The Mayor needs to call on the government to radically reform tenure and taxation, to restore a housing budget that can deliver high quality homes and communities.
By Jenny Jones AM, leader of the Green Party on the London Assembly
The terrible headlines about our housing crisis didn’t come as a surprise, they’re depressingly predictable. When I charted the failure (pdf) of Ken Livingstone and Boris Johnson to deliver London’s housing last year, I found many of the same problems described in the Pro-Housing Alliance report on London’s housing crisis.
The alliance’s recommendations show they are solutions. In fact, if you look at one problem – the terrible state of many private rented homes – you don’t have to look far to see them being taken seriously.
Newham council have piloted “selective licensing”, where they force all landlords in a specified area to be licensed.
This enabled them to enforce health and safety regulations and take bad landlords out of business. They now want to roll this out across the whole borough.
This is important because problems crop up across the market, from vulnerable, poor tenants to well-off professionals trying to raise a family. Too many tenants either put up with bad conditions and bad landlords or just move on, worried that if they raise any problems they’ll be given notice to leave.
This practice, called “retaliatory eviction”, is sadly familiar to many people renting privately. But the government refuses to look seriously at this problem.
In other countries there is specific legal protection against retaliatory eviction, and the basic private tenancy agreement is much longer – see the appendices of this handy report (pdf).
In Ireland, for example, after six months a tenant gets an automatic extension of three-and-a-half years and the landlord has to give a specific reason to evict. In the UK after six months your landlord can boot you out with two months notice, and they don’t need to give a reason.
The government’s main response to this crisis has been to tear up planning regulations. This will do little (pdf) to increase supply to the levels the Pro-Housing Alliance demand, or to reduce land values so making homes cheaper to buy and build. Nor will it deal with poor conditions or security of tenure.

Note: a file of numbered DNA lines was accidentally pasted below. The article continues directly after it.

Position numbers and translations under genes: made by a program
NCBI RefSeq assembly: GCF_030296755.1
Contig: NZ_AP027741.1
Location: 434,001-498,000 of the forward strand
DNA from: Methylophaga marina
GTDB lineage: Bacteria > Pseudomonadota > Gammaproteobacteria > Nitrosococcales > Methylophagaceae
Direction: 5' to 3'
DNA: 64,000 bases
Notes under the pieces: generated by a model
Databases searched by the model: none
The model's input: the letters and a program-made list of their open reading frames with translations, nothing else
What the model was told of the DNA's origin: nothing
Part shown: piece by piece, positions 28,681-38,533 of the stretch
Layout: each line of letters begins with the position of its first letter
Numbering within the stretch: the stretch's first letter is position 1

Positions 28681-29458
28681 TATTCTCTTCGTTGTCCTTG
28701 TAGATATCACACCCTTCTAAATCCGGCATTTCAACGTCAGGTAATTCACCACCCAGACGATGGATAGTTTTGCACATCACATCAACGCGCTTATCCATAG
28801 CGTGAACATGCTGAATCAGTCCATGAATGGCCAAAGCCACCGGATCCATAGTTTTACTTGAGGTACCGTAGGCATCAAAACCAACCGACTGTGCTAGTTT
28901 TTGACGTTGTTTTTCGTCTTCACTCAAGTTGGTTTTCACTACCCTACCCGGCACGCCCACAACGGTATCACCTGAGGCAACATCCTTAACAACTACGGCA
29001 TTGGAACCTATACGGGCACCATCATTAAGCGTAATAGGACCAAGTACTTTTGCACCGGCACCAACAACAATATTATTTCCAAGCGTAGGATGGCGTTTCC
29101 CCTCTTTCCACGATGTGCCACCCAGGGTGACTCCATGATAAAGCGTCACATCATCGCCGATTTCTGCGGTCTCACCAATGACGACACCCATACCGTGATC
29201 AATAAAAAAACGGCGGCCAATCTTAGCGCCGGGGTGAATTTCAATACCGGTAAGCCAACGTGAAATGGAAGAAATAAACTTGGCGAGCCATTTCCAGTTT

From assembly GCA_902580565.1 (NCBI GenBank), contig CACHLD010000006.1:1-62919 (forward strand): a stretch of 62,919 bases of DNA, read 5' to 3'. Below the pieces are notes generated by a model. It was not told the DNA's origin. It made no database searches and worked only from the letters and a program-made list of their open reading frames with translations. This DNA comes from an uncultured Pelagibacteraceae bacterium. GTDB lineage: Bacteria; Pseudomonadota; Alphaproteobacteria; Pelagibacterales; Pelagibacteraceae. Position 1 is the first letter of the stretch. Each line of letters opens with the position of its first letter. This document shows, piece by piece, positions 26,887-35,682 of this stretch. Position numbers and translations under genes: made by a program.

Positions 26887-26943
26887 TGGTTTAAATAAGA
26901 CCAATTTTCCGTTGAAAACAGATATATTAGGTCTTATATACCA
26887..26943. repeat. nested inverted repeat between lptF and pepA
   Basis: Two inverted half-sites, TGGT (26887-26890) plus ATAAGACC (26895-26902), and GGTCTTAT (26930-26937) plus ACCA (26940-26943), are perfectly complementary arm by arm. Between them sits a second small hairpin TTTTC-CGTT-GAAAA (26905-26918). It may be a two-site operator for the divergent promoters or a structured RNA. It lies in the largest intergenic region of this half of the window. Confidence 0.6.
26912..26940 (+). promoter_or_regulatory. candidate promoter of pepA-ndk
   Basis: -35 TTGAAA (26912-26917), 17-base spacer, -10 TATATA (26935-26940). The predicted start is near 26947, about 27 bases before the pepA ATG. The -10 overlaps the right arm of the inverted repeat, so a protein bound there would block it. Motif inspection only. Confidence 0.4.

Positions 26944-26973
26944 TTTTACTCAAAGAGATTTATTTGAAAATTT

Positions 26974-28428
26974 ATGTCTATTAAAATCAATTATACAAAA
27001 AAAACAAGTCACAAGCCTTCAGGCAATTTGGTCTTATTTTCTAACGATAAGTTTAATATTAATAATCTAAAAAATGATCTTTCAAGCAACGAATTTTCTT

It will probably just lead to poor quality homes with small rooms in sprawling car-dependent suburbs.
When I was young, back in the 50s, councils were in full post-war swing building their own housing in response to the problems of poor condition, high prices and bad landlords. I have happy memories of growing up in a council house with a nice big garden front and back, a secure tenancy and a rent my parents could afford.
In fact, as Graph 1 shows, in the last 60 years the only time we’ve really built large numbers of houses was when councils built up to half of them. This increased the capacity of the whole construction sector, brought forward land and housed millions.
When this stopped, the private sector never filled the gap.
But today, council houses are seen by many young people as an anachronism, something for poor single mothers and the homeless. I have long lobbied the Mayor of London and his predecessor to build more council and housing association homes.
Why can’t rented council and co-operative housing become a tenure of choice again?
One of the Pro-Housing Alliance’s recommendations is to introduce a tax on land values. This would do much more to depress the price of land than a bonfire of planning regulations, making housing more affordable and new development cheaper. It could also raise billions to invest in new public housing.
Another solution they propose is the Community Land Trust model. This is a kind of co-operative that can offer permanently affordable home ownership. They enable people to take a long-term stake in a home of their own without the prices rising faster than incomes.
I have spent three frustrating years tracking the Mayor’s lack of progress on delivering one in London. Last year I published a short report (pdf) pressing him to take some simple steps to make it happen, and take the idea mainstream.
The Mayor urgently needs to call on the government to radically reform tenure and taxation, and to restore a realistic housing budget that can deliver the high quality homes and communities we need.
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